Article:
Elevated prostate-specific antigen (PSA) levels can be a sign of prostate cancer. It can also indicate noncancerous problems such as prostate enlargement and inflammation. Your healthcare provider will work with you to figure out the next steps if you have a high PSA level.
Prostate-specific antigen, or PSA, is a protein produced by the prostate gland. When there’s a problem with the prostate gland, it releases more PSA. High levels of PSA can be a sign of prostate cancer.
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Researchers haven’t settled on a single normal PSA level. Previously, a level of 4.0 ng/mL or higher would lead to more testing, usually a prostate biopsy. During the biopsy, a healthcare provider removes a small sample of prostate tissue to check it for cancer.
However, healthcare providers now consider other issues together with the PSA level to decide whether to perform a biopsy. Your age, general health, family history and health history factor into the decision.
Does my PSA level determine whether I have prostate cancer?
Your provider looks at two factors related to your PSA:
But the PSA level alone doesn’t determine if you have cancer or not. Two men can even have the same PSA levels but different risks of prostate cancer. And a high PSA level may reflect prostate problems that aren’t cancer.
You may be at higher risk for prostate cancer if you:
Men can have prostate cancer even if they have a normal PSA level. But cancer is more likely with an elevated PSA level. When PSA levels are:
Prostate cancer is the main cause of an elevated PSA level. But PSA levels increase with age and can reflect different prostate conditions. Other factors that may raise a person’s PSA level include:
Your healthcare provider will also consider whether your medications affect PSA levels. For example, 5-alpha reductase blockers treat enlarged prostates and will lower PSA levels.
An elevated PSA level does not cause symptoms, but it may be a sign of prostate problems like cancer. If you have any of these symptoms, your provider may want to do a PSA test:
Healthcare providers use a blood test to measure PSA levels.
You may have a digital rectal exam (DRE) together with a PSA test to check for signs of prostate cancer. During a DRE, your provider inserts a gloved finger into the rectum to check for bumps or other irregularities.
Depending on the results of your initial test, your provider may want you to repeat the test. PSA levels can change. A second test gives your provider more details about your prostate health.
If you have a high PSA level, you will need ongoing PSA tests and DREs so your provider can look for any changes. If the PSA level continues to increase or if your healthcare provider finds a lump during a DRE, you may need other tests, including:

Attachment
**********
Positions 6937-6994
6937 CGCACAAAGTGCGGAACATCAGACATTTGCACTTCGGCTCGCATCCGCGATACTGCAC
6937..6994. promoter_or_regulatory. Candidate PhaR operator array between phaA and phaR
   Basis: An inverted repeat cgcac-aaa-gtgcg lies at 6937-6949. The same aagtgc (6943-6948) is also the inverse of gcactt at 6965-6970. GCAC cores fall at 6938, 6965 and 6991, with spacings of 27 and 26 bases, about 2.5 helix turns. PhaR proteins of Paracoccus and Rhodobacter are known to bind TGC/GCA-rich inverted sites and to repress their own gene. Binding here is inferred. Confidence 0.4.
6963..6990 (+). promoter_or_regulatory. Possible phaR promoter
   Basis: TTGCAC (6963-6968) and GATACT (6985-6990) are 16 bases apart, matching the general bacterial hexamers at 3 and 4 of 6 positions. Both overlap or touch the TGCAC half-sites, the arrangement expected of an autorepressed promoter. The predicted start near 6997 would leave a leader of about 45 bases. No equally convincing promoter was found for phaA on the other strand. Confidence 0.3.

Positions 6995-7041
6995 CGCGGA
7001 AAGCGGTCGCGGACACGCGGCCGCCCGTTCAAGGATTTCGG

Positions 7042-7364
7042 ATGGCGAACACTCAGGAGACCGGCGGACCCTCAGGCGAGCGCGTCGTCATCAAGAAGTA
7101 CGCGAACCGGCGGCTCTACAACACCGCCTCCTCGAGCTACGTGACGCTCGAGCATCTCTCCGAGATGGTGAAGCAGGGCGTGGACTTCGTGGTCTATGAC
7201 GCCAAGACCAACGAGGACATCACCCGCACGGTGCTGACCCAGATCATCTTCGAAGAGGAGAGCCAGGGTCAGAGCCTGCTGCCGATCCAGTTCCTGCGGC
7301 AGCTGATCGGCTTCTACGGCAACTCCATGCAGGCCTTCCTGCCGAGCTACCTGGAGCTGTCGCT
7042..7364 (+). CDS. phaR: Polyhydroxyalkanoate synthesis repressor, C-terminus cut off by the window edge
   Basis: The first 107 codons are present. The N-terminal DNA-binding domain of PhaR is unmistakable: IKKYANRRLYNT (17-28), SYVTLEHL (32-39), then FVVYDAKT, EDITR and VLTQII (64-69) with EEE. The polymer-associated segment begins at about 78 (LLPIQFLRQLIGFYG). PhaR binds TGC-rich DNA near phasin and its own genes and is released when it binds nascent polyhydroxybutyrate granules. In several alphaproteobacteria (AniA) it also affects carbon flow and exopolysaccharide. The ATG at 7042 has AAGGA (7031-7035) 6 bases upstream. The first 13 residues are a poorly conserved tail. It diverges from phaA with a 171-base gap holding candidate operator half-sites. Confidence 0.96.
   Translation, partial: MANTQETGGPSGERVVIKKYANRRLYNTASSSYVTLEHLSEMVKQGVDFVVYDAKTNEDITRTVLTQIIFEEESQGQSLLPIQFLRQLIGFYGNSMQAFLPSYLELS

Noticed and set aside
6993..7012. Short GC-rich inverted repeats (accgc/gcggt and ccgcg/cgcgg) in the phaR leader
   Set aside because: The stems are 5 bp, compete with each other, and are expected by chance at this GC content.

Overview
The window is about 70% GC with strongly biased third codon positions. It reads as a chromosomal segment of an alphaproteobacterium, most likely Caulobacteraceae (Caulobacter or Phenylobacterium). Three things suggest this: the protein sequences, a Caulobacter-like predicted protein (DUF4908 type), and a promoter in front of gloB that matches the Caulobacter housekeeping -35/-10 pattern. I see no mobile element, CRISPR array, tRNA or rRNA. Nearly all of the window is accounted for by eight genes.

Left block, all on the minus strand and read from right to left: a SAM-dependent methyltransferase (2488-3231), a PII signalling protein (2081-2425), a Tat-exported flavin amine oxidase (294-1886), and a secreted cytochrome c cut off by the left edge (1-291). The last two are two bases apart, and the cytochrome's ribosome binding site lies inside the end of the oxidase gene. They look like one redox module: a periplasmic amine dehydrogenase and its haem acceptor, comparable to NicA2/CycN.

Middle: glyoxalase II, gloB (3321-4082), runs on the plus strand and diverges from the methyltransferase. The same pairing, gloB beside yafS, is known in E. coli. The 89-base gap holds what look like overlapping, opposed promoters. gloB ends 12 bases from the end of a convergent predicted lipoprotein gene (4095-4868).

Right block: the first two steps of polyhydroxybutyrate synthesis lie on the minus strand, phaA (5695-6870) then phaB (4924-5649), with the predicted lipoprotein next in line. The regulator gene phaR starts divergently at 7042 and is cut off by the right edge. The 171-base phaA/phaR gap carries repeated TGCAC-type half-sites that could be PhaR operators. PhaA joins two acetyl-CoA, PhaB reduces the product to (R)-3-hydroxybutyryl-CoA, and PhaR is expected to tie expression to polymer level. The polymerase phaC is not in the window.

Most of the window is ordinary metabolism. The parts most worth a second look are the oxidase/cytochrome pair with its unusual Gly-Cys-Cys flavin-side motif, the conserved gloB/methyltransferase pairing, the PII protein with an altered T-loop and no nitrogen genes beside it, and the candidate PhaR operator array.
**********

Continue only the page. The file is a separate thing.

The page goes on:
A biopsy can tell you definitively if you have prostate cancer. The biopsy results also affect your treatment. For example, if the biopsy shows a lot of cancer cells, you might need more aggressive treatment.
Treatment options for prostate cancer include:
You may continue to have PSA level tests during and after prostate cancer treatment. These tests check that the treatment is working.
The PSA test was first developed to observe prostate changes in men who had a history of prostate cancer. Then it became more widely used in the general population as a way to detect and prevent prostate cancer before symptoms developed. But routine screening can find prostate cancers that grow slowly and do not need treatment. Talk to your healthcare provider to see if you should have regular PSA tests.
If your provider finds an elevated PSA level, you’ll have repeat tests to check your prostate. Many men with elevated PSA levels — even those who have prostate cancer — live long, healthy lives. Prostate cancer may not need treatment, depending on how slowly the tumor is growing. Keep up with your regular appointments and tests so your care team can keep tabs on your health.
If you’ve ever had treatment for prostate cancer, you’ll have regular PSA screenings for the rest of your life. An increasing PSA level may mean the cancer has returned. Your care team may use other tests, including imaging scans and biopsies, to check for signs of cancer. If cancer returns, your team will discuss your treatment options with you.
Regularly visit your healthcare provider for PSA tests and digital rectal exams. If you notice any change in how you feel or function, especially problems with urination, talk to your provider.
If you have any symptoms of prostate cancer, or if it runs in your family, ask your provider:
A note from Cleveland Clinic
An elevated PSA level can be a sign of prostate cancer, but it doesn’t always mean you have cancer. Your healthcare provider will watch you and do more tests to arrive at a diagnosis. Prostate cancer is often slow-growing and may never become life-threatening. If you have symptoms of prostate problems, such as difficulty urinating, don't hesitate to let your provider know.
Last reviewed by a Cleveland Clinic medical professional on 04/06/2021.
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